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Book Review: The Howling Delve by Jaleigh Johnson

Genre: Fantasy, Shared World, Forgotten Realms
Pub. Date: July 2007
Series: The Dungeons Series
Format: Mass Market Paperback, 311pp
Publisher: Wizards of the Coast

In The Howling Delve, a part of the Forgotten Realms Dungeon�s series, Jaleigh Johnson�s story has, unlike Erik Scott De Bie�s Depths of Madness, did not rely entirely on the dungeon as the setting. Set in Amn in the Year of Lightning Storms, The Howling Delve�s plot revolves around two protagonists. The first is a nobleman�s son who seeks revenge for the overthrow of his family. The other is a fire elementalist who once lived on the streets of Amn, who seeks something unknown even to her.

Although this is Johnson�s first foray into novel writing, she has experience writing short stories as well. One of her stories can be found in the recently published Sails and Sorcery: Nautical Tales of Fantasy published by Fantasist Enterprises. One of her short stories also appeared in Realms of the Dragons II from Wizards of the Coast.

Johnson�s first novel effort has, in this reviewer�s opinion, been a success. Although initially the book had a difficult beginning it finally ended strongly with a well written chase through the tunnels of the Howling Delve. The tortured beginning comes from the choice Johnson made in skipping around in time for the first seven or so chapters. The reader does not actually reach the Year of Lightning Storms (1374 DR) until about the eighth chapter. This is in part because of the decision of Johnson to have two protagonists whose interwoven stories needed separate back stories and histories. While the writing is excellent, this reviewer found himself wondering when the meat of the story was to be reached. When it came, it was worth the wait.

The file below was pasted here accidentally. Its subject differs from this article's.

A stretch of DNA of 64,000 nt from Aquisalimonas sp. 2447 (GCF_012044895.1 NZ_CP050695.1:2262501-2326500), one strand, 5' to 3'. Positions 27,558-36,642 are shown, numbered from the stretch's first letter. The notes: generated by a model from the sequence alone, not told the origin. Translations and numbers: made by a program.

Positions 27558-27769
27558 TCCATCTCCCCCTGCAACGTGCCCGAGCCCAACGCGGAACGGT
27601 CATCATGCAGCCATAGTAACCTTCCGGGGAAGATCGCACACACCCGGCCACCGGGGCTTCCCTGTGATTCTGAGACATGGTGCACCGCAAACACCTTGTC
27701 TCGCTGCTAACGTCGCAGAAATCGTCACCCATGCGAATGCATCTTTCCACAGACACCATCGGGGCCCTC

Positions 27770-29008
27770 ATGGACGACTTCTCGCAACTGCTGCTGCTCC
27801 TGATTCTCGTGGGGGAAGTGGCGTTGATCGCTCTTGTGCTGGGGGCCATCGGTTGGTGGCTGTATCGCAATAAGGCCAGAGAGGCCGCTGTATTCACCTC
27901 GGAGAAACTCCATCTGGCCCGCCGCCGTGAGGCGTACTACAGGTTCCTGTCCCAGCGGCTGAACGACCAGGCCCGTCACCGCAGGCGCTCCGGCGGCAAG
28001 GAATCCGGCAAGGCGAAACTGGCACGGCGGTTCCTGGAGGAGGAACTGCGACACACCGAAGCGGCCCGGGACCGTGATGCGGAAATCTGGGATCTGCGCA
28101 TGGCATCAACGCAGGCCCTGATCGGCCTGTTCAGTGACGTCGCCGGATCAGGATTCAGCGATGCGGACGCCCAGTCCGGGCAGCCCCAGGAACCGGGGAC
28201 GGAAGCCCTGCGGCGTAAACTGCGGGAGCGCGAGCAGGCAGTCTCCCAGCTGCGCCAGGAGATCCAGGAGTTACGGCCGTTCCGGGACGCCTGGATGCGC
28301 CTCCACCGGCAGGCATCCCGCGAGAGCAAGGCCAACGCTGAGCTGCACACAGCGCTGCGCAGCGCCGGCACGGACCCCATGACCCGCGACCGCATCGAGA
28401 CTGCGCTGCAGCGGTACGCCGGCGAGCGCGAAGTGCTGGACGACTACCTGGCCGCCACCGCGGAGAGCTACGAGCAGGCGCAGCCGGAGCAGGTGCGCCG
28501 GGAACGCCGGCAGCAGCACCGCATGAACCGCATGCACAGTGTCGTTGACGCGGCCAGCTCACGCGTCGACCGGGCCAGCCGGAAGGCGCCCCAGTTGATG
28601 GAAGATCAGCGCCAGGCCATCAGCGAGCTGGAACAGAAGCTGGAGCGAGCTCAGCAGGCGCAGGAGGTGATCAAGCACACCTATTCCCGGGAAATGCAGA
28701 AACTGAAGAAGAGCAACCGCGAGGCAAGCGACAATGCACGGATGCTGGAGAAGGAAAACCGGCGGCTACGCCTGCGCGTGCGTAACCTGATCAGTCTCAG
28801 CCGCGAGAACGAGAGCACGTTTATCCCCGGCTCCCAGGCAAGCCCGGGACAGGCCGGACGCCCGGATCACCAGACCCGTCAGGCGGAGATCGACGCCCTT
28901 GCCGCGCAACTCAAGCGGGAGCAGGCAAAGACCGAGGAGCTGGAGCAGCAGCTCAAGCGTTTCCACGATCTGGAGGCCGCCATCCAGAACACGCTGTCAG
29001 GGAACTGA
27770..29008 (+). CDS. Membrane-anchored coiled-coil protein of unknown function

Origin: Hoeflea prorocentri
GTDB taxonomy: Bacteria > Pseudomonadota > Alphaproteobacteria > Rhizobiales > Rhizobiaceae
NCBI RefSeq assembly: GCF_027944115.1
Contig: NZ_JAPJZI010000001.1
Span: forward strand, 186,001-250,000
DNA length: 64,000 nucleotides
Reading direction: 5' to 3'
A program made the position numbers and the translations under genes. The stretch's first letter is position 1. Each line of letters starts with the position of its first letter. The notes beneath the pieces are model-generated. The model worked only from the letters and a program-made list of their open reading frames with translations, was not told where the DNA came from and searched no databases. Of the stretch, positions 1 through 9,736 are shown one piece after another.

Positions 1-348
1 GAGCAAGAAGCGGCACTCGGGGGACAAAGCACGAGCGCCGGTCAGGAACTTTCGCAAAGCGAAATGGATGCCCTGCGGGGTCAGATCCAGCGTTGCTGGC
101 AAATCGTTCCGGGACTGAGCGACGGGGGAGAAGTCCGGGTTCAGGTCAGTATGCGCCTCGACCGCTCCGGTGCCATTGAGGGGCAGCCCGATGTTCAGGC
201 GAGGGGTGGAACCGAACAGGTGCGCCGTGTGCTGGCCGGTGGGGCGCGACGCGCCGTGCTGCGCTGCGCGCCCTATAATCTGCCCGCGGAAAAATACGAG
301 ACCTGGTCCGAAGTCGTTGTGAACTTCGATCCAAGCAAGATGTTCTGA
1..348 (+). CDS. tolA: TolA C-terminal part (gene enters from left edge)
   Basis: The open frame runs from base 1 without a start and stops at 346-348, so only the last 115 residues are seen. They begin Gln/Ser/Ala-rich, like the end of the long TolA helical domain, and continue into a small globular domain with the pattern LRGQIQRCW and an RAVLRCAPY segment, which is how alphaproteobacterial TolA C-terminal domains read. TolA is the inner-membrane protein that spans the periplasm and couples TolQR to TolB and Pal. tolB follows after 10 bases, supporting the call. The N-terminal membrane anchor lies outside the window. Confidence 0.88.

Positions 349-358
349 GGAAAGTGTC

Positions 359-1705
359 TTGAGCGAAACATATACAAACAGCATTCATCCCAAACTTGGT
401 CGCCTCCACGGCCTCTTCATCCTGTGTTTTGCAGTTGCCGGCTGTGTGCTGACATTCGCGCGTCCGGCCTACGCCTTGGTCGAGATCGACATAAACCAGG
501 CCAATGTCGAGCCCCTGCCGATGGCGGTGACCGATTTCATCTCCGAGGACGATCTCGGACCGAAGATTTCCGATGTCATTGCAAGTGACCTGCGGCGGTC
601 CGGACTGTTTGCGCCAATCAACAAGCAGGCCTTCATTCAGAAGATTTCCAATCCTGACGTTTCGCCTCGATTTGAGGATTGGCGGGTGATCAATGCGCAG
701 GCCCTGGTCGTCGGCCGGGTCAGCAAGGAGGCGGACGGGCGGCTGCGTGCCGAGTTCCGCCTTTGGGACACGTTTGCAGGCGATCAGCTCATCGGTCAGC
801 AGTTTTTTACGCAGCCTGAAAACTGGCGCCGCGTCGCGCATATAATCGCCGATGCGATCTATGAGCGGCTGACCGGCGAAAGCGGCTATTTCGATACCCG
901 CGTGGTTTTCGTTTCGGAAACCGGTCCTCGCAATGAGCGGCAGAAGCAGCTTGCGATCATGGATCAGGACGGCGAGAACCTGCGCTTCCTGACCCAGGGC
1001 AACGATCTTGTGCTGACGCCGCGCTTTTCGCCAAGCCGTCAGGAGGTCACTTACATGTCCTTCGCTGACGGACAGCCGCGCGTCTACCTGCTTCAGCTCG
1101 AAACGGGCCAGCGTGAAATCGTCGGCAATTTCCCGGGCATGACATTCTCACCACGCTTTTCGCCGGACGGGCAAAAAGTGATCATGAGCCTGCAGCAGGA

The interwoven plot of the two heroes parallels and describes the other. Although Johnson does resort to making that obvious, even to the point of having a character directly state it rather than allowing the reader to get the subtlety on his own, the plot is weaved interestingly enough to hold the reader�s attention. The plot follows a logical pattern filled with interesting characters and some surprising twists.

Rather than delve too deeply into the psyches of the characters, Johnson has given them simple motivations and then allowed the characters to react using situational ethics. The lack of character depth is not a detraction but rather an attraction to the story. The Howling Delve is truly a sword and sorcery style fantasy. The protagonists are not particularly deep, but their motivations are pure, and they are, ultimately, good.

Of the two Forgotten Realms: Dungeons books currently for sale, this is the best of them. Johnson has created characters using some of the lesser explored areas of the Forgotten Realms setting (i.e. elementalists, a priest of Dumathoin, and the Shadow Thieves) and given them appeal. This reviewer hopes to see some the stories of the characters from The Howling Delve continued in follow up novels.

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